By STEVE HATHCOCK
Special to the PRESS
We who call Padre Island home, have always known our days are numbered; for our beautiful tropical home is just one hurricane away from annihilation. Oddly, the potential damage of one of nature’s deadliest storms pales when compared to what almost happened to Padre Island one hot day in June over 70 years ago.
Our story begins on Oct. 11, 1939, when Albert Einstein wrote a letter to President Franklin D. Roosevelt. In it, Einstein discusses a nuclear chain reaction and the magnitude of the powerful atomic bombs that might be constructed. Einstein believed the German government was actively supporting research in this area and urged the United States government to do likewise
“A single bomb of this type, carried by boat and exploded in a port,” Einstein wrote, “might very well destroy the whole port, together with some of the surrounding territory.”
Einstein composed his famous letter with the help of the Hungarian physicist Leo Szilard, one of a number of European scientists, including Edward Teller and Eugene Wignedr, who had fled to the United States in the 1930s to escape the Nazis. The scientists considered it their responsibility to alert America to the fact that the Germans were working on an atomic bomb
“I understand that Germany has actually stopped the sale of uranium from the Czechoslovakian mines which she has taken over,” Einstein wrote, “That she should have taken such early action might perhaps be understood on the ground that the son of the German Under-Secretary of State, von Weizsacker, is attached to the Kaiser-Wilhelm Institute in Berlin, where some of the American work on uranium is now being repeated.”
Believing that the United States could not take the risk of allowing Adolf Hitler to possess such a device, Roosevelt wrote Einstein on Oct. 19, 1939 informing the physicist that he had appointed a committee to study the matter. The leaders of the American atomic energy program recognized the tremendous military potential of atomic research and they realized from the beginning the need for maintaining a high degree of secrecy. In June 1940, the Committee on Uranium became a subcommittee of the National Defense Research Committee, which put it under military rule, and more importantly, the security for the program fell under the jurisdiction of both Army and Naval intelligence.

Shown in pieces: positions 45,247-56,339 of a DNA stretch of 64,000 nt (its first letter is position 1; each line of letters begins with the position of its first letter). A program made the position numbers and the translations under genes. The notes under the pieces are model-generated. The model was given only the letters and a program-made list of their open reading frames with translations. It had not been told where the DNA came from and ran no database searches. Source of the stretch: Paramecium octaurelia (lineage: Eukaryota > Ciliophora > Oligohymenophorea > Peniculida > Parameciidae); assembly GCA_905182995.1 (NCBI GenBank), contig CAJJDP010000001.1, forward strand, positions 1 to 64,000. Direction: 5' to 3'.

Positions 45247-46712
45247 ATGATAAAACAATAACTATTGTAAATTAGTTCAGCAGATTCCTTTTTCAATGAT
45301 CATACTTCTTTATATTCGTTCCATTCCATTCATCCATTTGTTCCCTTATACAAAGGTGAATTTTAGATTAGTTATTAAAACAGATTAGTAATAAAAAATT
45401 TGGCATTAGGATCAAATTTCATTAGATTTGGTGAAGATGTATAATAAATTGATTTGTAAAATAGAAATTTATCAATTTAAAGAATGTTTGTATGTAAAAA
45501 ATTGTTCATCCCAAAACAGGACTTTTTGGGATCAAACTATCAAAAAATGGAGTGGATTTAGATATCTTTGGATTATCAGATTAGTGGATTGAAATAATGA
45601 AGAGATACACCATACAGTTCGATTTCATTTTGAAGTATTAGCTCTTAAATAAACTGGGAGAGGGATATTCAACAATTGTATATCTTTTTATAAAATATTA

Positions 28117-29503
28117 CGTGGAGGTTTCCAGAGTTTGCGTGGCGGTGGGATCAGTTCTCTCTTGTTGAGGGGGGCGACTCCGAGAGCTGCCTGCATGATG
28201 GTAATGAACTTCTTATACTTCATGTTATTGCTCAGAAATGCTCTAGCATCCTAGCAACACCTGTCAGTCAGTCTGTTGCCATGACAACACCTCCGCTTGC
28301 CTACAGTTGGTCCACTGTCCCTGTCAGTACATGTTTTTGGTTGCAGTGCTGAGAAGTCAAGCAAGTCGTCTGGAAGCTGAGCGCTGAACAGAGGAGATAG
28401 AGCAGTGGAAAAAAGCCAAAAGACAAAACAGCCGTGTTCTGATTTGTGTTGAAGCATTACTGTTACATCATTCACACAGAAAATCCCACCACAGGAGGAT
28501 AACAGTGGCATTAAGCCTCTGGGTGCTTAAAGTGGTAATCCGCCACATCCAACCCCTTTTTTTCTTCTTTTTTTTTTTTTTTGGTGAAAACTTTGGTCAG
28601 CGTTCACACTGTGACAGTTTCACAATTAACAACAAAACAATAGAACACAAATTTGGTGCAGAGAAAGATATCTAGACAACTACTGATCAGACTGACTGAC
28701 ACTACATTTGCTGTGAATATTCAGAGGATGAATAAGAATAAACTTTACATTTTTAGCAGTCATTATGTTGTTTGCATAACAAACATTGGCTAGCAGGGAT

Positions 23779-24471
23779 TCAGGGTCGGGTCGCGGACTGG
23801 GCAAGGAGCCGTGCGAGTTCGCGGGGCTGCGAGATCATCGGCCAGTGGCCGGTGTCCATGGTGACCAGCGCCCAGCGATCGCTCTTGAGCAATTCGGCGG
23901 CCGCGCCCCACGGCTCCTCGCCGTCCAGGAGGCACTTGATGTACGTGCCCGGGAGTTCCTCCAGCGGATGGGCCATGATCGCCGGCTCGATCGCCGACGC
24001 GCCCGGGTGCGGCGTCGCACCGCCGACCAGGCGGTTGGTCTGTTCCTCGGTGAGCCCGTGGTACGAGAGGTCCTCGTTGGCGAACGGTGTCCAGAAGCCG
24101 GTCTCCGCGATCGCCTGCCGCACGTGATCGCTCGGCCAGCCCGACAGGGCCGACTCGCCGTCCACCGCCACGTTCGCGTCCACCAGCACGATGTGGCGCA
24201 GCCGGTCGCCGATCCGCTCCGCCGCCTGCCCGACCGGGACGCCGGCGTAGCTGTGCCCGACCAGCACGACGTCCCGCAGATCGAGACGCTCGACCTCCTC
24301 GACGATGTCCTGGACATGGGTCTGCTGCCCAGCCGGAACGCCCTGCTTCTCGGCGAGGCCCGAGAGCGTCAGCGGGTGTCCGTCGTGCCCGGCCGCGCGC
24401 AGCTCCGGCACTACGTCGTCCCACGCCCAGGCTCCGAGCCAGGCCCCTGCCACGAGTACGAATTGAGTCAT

The budget for the secret work, now known as the “Manhattan Project,” was growing exponentially and its costs were kept carefully hidden away in a massive wartime budget by a small group of powerful Washington politicians.
As a result of the almost total secrecy, the Axis Powers, (Germany, Italy and Japan) remained ignorant of the great weapon contemplated by the Americans. If they had even the slightest hint, especially the Germans, they would have poured every resource they had into producing their own bomb. It goes without saying they would not have rested until they had destroyed our program.
Ironically, it was the very LACK of published research, that raised the suspicions of Russian physicist, Georgy Nikolayevich Flyorov, who informed Joseph Stalin, in 1942, of the conspicuous silence among the world’s top nuclear researchers. The Russians were able to penetrate the Manhattan Project and stunned the world on Aug, 29, 1949 when they blew a gigantic hole in the wilderness at Semipalatinsk in Kazakhstan.
The first phase was completed in early December 1942, when Enrico Fermi, an Italian physicist who had fled Benito Mussolini, induced the first controlled nuclear reaction in a laboratory located at a secret complex built under the wooden seats of the abandoned bleachers of the University of Chicago’s Stagg Field. Now it was up to the scientists at the Clinton Engineering Works in Oak Ridge, Tennessee and their contemporaries at Hanford Engineering in Richland, Washington, to develop a method of creating fuel for the atomic bomb.
Over the next year and a half, the scientists figured out the extraction processes needed to create fuel for the reactors. By 1944, enough U-235 had been produced that scientists at Los Alamos were able to build three atomic bombs.
The first, called “the gadget” or “the device,” was a gun-type weapon that used a slug of U-235 that when dropped down the barrel of a gun into the center of another specially shaped piece of U-235, would produce an atomic explosion. It would actually be detonated at a test site. If the test were successful, the other two bombs, nicknamed Fat Man and Little Boy, could be deployed. Hopefully, they would be enough to persuade our enemies to surrender.
All that remained now was to find a suitable test site.
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